Anforini, the little Greece of Lebanon

August 20, 2017
A beach café in Anfeh in northern Lebanon. (Samar Kadi)

Anfeh - Only three years ago, it was a laid-back rocky beach shore in the small fishing village of Anfeh in northern Lebanon. Today, the place, turned into a simplified replica of Greek islands with white and turquoise wooden cabins and chalets overlooking crystal-clear water, is commonly referred to as “Anforini” — the little Greece of Lebanon.

Wooden bridges, passages and balconies border the sea to give visitors a gorgeous view of the Mediterranean. Scattered among the white cabins are wind wheels used to pump sea water to extract salt. The production of sea salt has long been a staple of the lo­cal economy and is referred to as “white gold.”

Located 65km north of Beirut, Anfeh, which translates as “my nose,” is a Greek Orthodox town that has largely been overlooked by tourists and beachgoers. Its beach area, called Tahet el Rih — “Under the Wind” — is naturally protected from west winds by a rocky pen­insula that stretches deep into the sea.

“A decade ago there were a few private chalets on this beach,” said Ghassan Saba, owner of one of the beach cabins, “but three years ago restaurants started popping up attracting visitors from across the country and the whole place eventually changed and was refur­bished to become Anforini.”

“We have the cleanest beach on the Lebanese coast. The mu­nicipality built a whole new infra­structure and sewage system for Anforini to make sure that nothing goes into the sea and pollutes the water,” Saba said. “The water is regularly tested to ensure that it is suitable for swimming.”

Anforini has a public, free-en­trance beach where chairs and um­brellas can be rented for about $10 a day. Pubs and restaurants serving fresh seafood and Lebanese mezze line up along the 1km-long beach.

Dipping in the Mediterranean’s blue waters is not the only attrac­tion in Anfeh. The village was on the World Monuments Watch List in 1998, 2000 and 2002. It is built around the ruins of cities dating to the pre-Phoenician period. It has several old churches and caves from prehistoric time and the Stone Age.

The best-known church is Saydet el-Rih — “The Lady of the Wind” — which is considered the oldest church in the eastern Mediterra­nean. It was built during the Byz­antine era. It is believed that sail­ors and fishermen from the village built the chapel so the Virgin Mary would protect them as they sailed across the Mediterranean.

Excavations in 2012 by the ar­chaeology department of nearby University of Balamand revealed water reservoirs dug into the rock beneath the church.

“The location was originally a Phoenician site that was used to produce crafts and products that were exported through the ad­jacent port,” explained Georges Sassine, a local guide. “The actual church was built during the Byzan­tine era and was later expanded by the Crusaders and decorated with frescoes.”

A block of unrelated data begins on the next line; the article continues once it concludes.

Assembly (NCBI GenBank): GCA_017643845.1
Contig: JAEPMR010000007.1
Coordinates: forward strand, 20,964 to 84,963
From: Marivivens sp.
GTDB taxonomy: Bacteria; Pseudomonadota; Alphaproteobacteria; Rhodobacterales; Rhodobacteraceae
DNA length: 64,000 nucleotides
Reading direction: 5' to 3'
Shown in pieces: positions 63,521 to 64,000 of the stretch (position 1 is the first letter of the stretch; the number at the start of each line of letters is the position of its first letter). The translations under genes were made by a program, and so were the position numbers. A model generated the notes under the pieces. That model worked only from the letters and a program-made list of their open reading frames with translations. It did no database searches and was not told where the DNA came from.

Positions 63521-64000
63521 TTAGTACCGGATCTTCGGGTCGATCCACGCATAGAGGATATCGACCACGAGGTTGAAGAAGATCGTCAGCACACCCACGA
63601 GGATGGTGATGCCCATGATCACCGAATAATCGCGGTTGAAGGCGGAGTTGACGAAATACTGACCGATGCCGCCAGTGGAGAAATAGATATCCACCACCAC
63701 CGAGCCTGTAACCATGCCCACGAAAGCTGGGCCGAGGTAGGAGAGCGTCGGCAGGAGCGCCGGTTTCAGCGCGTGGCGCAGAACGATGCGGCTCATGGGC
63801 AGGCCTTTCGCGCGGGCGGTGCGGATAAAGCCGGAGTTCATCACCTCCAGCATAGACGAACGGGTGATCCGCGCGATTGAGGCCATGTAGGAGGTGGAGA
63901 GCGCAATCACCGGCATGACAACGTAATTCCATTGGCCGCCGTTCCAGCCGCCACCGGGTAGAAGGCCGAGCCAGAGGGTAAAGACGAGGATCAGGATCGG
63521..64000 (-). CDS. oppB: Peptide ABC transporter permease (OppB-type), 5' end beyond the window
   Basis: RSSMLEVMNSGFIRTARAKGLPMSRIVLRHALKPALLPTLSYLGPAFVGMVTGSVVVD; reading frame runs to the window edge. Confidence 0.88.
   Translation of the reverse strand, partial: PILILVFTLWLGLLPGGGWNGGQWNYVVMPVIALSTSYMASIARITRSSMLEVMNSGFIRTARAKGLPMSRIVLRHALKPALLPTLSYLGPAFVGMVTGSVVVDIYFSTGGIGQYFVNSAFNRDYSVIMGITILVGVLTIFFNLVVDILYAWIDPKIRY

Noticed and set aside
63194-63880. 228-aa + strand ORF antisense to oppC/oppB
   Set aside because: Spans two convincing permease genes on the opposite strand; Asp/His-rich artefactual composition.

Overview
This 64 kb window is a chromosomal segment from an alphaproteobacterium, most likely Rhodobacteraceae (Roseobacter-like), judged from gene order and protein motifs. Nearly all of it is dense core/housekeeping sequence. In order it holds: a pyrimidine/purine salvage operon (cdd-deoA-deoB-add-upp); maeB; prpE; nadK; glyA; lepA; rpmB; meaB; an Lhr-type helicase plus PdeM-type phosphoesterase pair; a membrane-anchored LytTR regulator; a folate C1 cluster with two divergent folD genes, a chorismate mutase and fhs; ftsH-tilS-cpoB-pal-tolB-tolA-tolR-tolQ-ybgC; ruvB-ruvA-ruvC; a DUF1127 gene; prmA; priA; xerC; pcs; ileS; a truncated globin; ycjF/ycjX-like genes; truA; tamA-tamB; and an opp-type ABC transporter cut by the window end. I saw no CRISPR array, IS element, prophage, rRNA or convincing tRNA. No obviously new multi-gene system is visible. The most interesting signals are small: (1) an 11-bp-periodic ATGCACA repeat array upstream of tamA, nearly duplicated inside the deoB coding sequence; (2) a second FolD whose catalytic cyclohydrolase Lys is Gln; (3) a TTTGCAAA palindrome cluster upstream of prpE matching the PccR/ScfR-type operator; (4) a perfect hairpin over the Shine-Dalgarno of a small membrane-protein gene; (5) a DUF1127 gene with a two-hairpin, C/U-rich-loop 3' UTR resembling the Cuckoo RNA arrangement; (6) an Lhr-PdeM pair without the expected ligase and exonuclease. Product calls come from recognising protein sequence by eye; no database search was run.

Remains of Byzantine mosa­ics are still obvious outside the church, where more wells carved into the rock are found.

Besides the Lady of the Wind Church, Saint Semaan and Saint Catherine churches are the oldest religious edifices in the town, dat­ing to the 12th century.

“During the Crusaders’ time Saint Catherine church also had a military role because it was used as a surveillance tower to moni­tor enemy ships coming from sea,” Sassine said. “At a later stage, the church was turned into a Greek Or­thodox church. A separation wall was built in the interior to divide the church into a praying space for men and another for women.”

Basins dug into the rock near the coast served for wine press­ing when Anfeh was known for its wine production. Phoenicians and later the Crusaders produced wine from nearby vineyards.

“Wine production was later prohibited when the Ottomans conquered the area, so instead of pressing grapes and making wine, the local population started press­ing olives and producing olive oil,” Sassine said.

On the rocky peninsula that stretches almost 1km into the sea on the southern edge of Anforini once stood a Crusader fort that protected the coast from invad­ers. “The fort was destroyed by the Mamluks when they defeated the Crusaders because the Mamluks did not have maritime defence experience and were afraid that the Crusaders who had retreated to Cyprus might attempt to retake the fort, so they simply destroyed it,” explained Sassine.

Anfeh is one of the places in Lebanon that beat overseas travel, travel blogger Samar Kai said.

“It’s one of the rare public beach­es which when you visit, you just feel like you have travelled to a to­tally different country,” she said.

“The water underneath the cab­ins is crystal clear to the point that you can clearly see the rocks at the bottom of the sea but there is so much more to this charming little village than that.”